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HCV regimen found safe, effective in patients with severe renal disease


 

FROM GASTROENTEROLOGY

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A 12-week regimen achieved sustained viral response for 90% of patients with genotype 1 hepatitis C virus (HCV) infection and stage 4 or 5 chronic kidney disease (CKD), researchers reported in the April issue of Gastroenterology.

“The regimen is well tolerated, though ribavirin use may require a reduction or interruption to manage anemia,” said Dr. Paul Pockros at Scripps Clinic and Scripps Translational Science Institute in La Jolla, Calif., and his associates. The second phase of the study will evaluate the regimen in treatment-experienced CKD patients and those with compensated cirrhosis, they said.

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The regimen contained ombitasvir, paritaprevir, ritonavir, and dasabuvir.

Between 8% and 44% of hemodialysis patients are HCV positive, and CKD is known to heighten the risk of HCV-associated cirrhosis, hepatocellular carcinoma, and liver-related death, the researchers noted. While sofosbuvir is cleared renally, ombitasvir, paritaprevir, ritonavir, and dasabuvir undergo hepatic metabolism and needed no dose adjustment in phase I studies of patients with mild, moderate, or severe renal impairment. To further investigate the safety and efficacy of these direct-acting antivirals in patients with severe kidney disease, the researchers performed a single-arm, open-label, multicenter study of 20 treatment-naive, noncirrhotic, HCV-infected adults with stage 4 CKD (estimated glomerular filtration rate, 15-30 mL/min per 1.73 m2) or stage 5 (eGFR, less than 15 mL/min per 1.73 m2 or requiring hemodialysis). Patients received once-daily ombitasvir (25 mg), paritaprevir (150 mg), and ritonavir (100 mg) plus dasabuvir (250 mg) for 12 weeks. The 13 patients with genotype 1a infections also received once-daily ribavirin (200 mg). Most patients were black men with stage 5 CKD, and 14 were on hemodialysis, the researchers said (Gastroenterology. 2016 Apr 16. doi: 10.1053/j.gastro.2016.02.078).

All 20 patients completed treatment, and 18 (90%) achieved sustained viral response (SVR) at posttreatment week 12 (SVR12; 95% confidence interval, 70%-97%). No patients developed hepatic decompensation, the researchers said. The most common adverse effects were anemia (45%), fatigue (35%), diarrhea (25%), and nausea (25%). Anemia developed only in patients receiving ribavirin and was more pronounced than in phase III studies of this regimen, the researchers said. Hemoglobin levels dropped an average of 1.38 plus or minus 1.54 g/dL among patients who received ribavirin, compared with 0.02 plus or minus 0.9 g/dL among patients who did not receive ribavirin. There was one case of grade 3 anemia related to incorrect dosing of ribavirin; the lowest measured hemoglobin level was 7.0 g/dL, which improved to more than 10 g/dL after stopping ribavirin and starting erythropoietin treatment. This patient also achieved SVR12. The other eight patients who developed anemia also stopped ribavirin, although three were able to resume it after their hemoglobin levels improved.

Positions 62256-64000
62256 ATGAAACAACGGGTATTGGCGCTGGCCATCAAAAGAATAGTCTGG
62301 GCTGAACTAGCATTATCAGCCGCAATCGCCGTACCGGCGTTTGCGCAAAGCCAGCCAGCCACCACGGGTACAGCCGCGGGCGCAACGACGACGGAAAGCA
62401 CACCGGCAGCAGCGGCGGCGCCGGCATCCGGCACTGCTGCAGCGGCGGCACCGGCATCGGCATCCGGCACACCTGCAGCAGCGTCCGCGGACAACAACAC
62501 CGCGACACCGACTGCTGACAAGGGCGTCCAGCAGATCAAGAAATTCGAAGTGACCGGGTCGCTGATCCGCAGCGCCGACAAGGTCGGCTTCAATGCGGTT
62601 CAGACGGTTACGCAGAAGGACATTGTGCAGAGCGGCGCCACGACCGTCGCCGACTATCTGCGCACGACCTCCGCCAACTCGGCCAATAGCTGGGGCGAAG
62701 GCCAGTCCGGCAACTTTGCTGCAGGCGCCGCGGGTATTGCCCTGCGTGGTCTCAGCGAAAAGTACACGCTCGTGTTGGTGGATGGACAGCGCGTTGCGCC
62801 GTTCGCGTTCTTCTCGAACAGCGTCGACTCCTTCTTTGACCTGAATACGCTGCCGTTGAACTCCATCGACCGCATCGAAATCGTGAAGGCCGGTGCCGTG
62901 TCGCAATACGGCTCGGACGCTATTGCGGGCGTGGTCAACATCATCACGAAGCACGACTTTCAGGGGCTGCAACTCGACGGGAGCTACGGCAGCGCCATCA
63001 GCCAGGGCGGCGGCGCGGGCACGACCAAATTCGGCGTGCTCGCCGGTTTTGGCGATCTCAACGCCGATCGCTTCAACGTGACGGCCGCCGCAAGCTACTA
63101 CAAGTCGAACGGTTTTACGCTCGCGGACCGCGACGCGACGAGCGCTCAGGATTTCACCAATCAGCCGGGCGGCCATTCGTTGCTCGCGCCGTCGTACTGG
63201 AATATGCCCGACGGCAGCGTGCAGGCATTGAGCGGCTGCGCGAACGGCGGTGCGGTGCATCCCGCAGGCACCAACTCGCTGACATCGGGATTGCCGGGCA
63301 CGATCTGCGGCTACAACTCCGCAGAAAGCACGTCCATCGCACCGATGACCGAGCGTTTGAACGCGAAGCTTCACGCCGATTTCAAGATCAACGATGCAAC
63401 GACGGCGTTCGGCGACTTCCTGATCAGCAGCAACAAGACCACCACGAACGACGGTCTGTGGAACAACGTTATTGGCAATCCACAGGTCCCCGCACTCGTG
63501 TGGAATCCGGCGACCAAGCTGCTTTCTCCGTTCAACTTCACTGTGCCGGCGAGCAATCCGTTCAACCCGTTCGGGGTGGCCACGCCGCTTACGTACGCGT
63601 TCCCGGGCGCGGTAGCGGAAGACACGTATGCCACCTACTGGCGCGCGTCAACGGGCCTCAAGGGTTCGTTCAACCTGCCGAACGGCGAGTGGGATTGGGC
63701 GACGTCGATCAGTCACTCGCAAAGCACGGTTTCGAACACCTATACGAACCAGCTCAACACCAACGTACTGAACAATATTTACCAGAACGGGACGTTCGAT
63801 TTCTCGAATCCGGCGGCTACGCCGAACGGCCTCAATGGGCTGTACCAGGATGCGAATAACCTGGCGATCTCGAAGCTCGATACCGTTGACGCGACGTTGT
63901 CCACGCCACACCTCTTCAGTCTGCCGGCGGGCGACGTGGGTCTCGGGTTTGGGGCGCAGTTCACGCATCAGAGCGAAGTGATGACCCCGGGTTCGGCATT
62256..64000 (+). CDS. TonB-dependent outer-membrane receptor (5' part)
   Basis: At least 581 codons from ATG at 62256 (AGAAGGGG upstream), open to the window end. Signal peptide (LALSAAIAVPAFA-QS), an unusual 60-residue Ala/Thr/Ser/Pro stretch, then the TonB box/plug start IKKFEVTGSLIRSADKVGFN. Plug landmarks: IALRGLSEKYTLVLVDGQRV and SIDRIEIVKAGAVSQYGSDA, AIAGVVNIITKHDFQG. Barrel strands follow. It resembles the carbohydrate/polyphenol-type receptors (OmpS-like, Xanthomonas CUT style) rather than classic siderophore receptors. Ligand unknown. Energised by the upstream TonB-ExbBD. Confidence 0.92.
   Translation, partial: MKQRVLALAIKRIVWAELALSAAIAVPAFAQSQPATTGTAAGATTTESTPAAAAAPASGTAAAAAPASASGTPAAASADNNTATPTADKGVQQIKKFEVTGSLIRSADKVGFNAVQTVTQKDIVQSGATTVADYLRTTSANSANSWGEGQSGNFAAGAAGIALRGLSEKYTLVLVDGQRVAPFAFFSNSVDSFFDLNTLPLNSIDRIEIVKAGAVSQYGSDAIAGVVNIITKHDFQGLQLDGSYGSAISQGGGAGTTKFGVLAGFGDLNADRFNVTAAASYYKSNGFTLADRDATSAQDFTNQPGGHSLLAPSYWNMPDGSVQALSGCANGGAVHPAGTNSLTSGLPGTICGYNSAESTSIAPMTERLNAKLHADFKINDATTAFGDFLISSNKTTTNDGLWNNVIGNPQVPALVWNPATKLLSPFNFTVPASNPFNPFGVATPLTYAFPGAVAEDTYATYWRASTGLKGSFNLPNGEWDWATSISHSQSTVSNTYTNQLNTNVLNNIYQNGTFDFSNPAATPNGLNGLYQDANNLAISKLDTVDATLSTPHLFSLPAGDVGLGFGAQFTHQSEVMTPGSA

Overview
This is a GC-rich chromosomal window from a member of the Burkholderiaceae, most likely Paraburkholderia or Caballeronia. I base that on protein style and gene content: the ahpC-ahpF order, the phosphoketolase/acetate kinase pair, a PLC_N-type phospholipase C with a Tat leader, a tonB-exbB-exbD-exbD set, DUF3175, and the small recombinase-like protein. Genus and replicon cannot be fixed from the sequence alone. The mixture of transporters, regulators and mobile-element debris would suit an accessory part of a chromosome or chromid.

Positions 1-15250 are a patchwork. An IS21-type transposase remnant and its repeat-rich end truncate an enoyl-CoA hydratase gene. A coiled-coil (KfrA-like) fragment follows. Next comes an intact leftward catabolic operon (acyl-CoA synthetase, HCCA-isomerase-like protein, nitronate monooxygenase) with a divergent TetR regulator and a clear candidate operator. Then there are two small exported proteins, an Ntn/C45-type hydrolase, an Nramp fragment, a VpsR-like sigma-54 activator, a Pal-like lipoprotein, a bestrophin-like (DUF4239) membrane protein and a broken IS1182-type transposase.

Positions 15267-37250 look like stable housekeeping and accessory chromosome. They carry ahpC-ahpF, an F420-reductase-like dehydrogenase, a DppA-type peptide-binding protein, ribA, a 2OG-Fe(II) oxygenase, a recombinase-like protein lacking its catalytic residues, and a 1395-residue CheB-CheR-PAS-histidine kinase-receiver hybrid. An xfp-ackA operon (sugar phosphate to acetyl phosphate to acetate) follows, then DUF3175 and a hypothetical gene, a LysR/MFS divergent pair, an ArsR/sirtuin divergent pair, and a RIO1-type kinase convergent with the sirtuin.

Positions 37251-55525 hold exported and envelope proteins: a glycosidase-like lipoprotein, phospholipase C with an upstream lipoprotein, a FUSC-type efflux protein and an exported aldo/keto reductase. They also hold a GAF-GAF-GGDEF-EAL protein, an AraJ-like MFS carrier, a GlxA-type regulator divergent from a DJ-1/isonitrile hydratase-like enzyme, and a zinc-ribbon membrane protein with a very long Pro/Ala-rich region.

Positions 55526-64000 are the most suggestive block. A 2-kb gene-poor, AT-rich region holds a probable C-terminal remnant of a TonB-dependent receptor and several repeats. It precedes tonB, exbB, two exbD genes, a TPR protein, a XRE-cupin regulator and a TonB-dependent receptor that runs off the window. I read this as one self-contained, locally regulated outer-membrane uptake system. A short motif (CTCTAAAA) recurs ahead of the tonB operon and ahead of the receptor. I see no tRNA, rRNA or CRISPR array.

Of the two patients who did not achieve SVR12, one relapsed 4 weeks after treatment, and one died of cardiac arrest 14 days after treatment. The patient who died had a history of hypertension; his hemoglobin level was stable (9-11 g/dL) during the last 6 weeks of treatment, and was 10 g/dL at admission, suggesting that ribavirin-induced anemia did not cause the cardiac event, the investigators said.

“The results of this study are important for hepatologists, gastroenterologists, and infectious disease specialists who are accustomed to treating HCV-infected patients with DAA [direct-acting antiviral] therapy but who may not yet have seen sufficient data to initiate DAA therapy in patients with ESRD [end-stage renal disease],” the researchers concluded. “Nephrologists, who may not be accustomed to treating HCV, should also be aware that treatment options may now be available that can help prevent the end-stage sequelae of HCV. How treatment of HCV infection affects early or intermediate stages of CKD and how achievement of SVR impacts strategies for kidney transplantation in patients with ESRD require more study.”

AbbVie makes the regimen and sponsored the study. Dr. Pockros and six coinvestigators disclosed financial relationships with AbbVie and numerous other pharmaceutical companies. Seven coinvestigators reported being employed by AbbVie.

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